David Cameron and his team at Number 10 will have been well aware that the Sunday newspapers have been working up new lines on the Liam Fox-Adam Werritty story all week. But they will have hoped, too, that Fox’s Friday departure would have taken some of the impetus out of the affair — at worst, stories meant for the front page will have been relegated to the inside pages; at best, stories dropped entirely.
No such luck. The Sunday Telegraph, Observer and Independent on Sunday all splash on the story, the latter two papers claiming contact between Werritty and the radical right in the United States and between Werritty and the Israeli security agency Mossad respectively. Here’s a taste:
At the heart of the complex web linking Fox and his friend Adam Werritty to a raft of businessmen, lobbyists and US neocons is the former defence secretary’s defunct charity, Atlantic Bridge, which was set up with the purported aim of “strengthening the special relationship” but is now mired in controversy.
An Observer investigation reveals that many of those who sat on the Anglo-American charity’s board and its executive council, or were employed on its staff, were lobbyists or lawyers with connections to the defence industry and energy interests. Others included powerful businessmen with defence investments and representatives of the gambling industry.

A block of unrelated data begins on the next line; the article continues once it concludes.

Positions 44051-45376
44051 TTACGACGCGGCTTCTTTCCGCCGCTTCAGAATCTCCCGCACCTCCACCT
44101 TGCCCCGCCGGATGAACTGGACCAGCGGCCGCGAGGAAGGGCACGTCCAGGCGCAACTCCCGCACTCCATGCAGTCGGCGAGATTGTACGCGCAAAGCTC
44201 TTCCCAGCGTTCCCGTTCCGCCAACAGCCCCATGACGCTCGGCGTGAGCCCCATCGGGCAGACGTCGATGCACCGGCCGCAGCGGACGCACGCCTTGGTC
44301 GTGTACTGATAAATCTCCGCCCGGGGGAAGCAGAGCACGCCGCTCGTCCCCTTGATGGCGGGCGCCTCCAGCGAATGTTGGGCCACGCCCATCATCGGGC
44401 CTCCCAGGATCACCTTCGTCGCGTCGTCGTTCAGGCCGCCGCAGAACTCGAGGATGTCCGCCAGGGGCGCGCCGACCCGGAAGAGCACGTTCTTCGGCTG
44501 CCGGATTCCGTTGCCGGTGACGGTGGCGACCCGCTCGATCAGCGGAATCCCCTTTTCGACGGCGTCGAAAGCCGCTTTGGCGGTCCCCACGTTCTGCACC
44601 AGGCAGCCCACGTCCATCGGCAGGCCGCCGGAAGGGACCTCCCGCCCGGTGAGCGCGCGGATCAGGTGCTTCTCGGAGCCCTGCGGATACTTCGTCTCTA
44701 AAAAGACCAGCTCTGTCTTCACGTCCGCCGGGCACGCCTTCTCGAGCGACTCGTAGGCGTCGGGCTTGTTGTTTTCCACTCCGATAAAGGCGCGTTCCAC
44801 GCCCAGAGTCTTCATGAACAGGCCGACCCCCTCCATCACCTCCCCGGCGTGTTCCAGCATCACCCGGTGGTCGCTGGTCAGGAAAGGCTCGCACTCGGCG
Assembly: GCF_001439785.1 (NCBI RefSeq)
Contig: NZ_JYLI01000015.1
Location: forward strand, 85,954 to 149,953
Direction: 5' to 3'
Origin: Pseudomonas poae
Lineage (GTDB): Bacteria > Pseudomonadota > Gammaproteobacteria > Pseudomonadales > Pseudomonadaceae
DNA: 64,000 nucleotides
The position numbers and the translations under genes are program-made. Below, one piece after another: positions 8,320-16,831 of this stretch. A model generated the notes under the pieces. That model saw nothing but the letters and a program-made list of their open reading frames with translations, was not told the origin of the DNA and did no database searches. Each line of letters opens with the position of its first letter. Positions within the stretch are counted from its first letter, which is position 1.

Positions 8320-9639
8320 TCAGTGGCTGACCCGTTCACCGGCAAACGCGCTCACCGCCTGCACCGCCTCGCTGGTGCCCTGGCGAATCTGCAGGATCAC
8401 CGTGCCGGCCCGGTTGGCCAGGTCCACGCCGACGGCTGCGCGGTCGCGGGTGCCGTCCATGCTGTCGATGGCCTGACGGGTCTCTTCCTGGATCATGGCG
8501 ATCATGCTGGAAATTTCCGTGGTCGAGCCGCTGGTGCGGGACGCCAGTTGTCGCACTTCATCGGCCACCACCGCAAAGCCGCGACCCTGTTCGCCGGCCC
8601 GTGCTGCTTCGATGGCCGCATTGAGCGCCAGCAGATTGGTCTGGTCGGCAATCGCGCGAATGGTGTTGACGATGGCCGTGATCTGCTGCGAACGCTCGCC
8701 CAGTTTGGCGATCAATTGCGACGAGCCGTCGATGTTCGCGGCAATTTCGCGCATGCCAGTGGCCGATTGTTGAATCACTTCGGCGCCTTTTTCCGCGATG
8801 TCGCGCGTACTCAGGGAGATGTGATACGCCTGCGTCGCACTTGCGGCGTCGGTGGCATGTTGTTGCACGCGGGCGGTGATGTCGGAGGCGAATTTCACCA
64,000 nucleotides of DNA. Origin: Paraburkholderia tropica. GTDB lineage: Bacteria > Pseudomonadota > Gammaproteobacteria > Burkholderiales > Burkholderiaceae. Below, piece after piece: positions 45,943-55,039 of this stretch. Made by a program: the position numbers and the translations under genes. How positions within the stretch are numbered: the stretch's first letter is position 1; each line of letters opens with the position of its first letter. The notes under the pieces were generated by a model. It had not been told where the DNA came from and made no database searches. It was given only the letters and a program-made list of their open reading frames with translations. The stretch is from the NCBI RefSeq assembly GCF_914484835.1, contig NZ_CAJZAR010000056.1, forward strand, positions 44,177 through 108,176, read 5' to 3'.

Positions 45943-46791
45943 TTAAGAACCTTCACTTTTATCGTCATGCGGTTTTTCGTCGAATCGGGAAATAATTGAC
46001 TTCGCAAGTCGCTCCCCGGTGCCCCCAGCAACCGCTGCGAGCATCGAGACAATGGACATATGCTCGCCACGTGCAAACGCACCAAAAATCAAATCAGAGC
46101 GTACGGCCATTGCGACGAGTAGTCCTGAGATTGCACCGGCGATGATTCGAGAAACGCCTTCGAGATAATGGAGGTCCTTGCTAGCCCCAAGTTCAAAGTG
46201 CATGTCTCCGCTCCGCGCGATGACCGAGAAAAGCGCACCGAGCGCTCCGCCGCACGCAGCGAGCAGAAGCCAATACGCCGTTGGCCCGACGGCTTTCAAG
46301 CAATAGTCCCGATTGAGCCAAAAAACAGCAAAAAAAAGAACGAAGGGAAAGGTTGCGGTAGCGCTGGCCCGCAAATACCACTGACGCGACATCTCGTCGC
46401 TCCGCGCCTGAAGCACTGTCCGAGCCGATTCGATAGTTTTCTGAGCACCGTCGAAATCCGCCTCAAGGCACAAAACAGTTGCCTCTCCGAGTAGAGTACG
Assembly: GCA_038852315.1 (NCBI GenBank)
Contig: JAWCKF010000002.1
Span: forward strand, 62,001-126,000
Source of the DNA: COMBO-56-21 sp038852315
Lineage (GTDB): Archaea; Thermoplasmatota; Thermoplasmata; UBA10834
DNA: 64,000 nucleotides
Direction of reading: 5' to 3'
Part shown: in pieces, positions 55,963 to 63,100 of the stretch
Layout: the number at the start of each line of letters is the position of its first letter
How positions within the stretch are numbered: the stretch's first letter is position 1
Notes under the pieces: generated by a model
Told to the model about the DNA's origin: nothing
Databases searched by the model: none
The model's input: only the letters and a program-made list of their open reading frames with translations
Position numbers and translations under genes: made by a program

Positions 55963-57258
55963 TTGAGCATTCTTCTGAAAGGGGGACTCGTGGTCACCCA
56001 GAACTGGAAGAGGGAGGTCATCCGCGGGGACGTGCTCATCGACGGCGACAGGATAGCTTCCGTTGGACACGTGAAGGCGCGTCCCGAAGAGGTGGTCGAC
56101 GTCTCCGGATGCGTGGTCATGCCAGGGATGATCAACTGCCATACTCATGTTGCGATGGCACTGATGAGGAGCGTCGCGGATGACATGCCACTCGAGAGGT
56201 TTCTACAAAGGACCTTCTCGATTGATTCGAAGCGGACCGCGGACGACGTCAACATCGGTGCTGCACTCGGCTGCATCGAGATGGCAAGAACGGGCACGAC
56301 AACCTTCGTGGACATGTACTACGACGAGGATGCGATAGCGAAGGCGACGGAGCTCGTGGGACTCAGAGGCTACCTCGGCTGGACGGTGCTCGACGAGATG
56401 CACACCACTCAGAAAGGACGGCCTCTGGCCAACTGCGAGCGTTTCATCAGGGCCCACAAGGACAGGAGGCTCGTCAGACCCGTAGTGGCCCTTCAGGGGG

Revealed: Fox’s best man and his ties to Iran’s opposition (Independent on Sunday)
Mr Werritty, 33, has been debriefed by MI6 about his travels and is so highly regarded by the Israeli intelligence service Mossad – who thought he was Mr Fox’s chief of staff – that he was able to arrange meetings at the highest levels of the Israeli government, multiple sources have told The IoS.
Some of this has been alleged already. As Sunny Hundal over at Liberal Conspiracy points out, the former UK ambassador Craig Murray had drawn similar conclusions in a blog post on Thursday.
Fox affair: donors’ fury over ‘lies’ (Sunday Telegraph)
One of the donors told The Sunday Telegraph they had been misled over how their money would be spent and had called in lawyers. Another company, whose employee set up Pargav [ the company set up to further Dr Fox’s interest in foreign policy] on Mr Werritty’s behalf, had instituted a formal investigation by a leading City law firm.
All three papers say Adam Werritty and the Foreign Office were variously unavailable for comment as they went to press.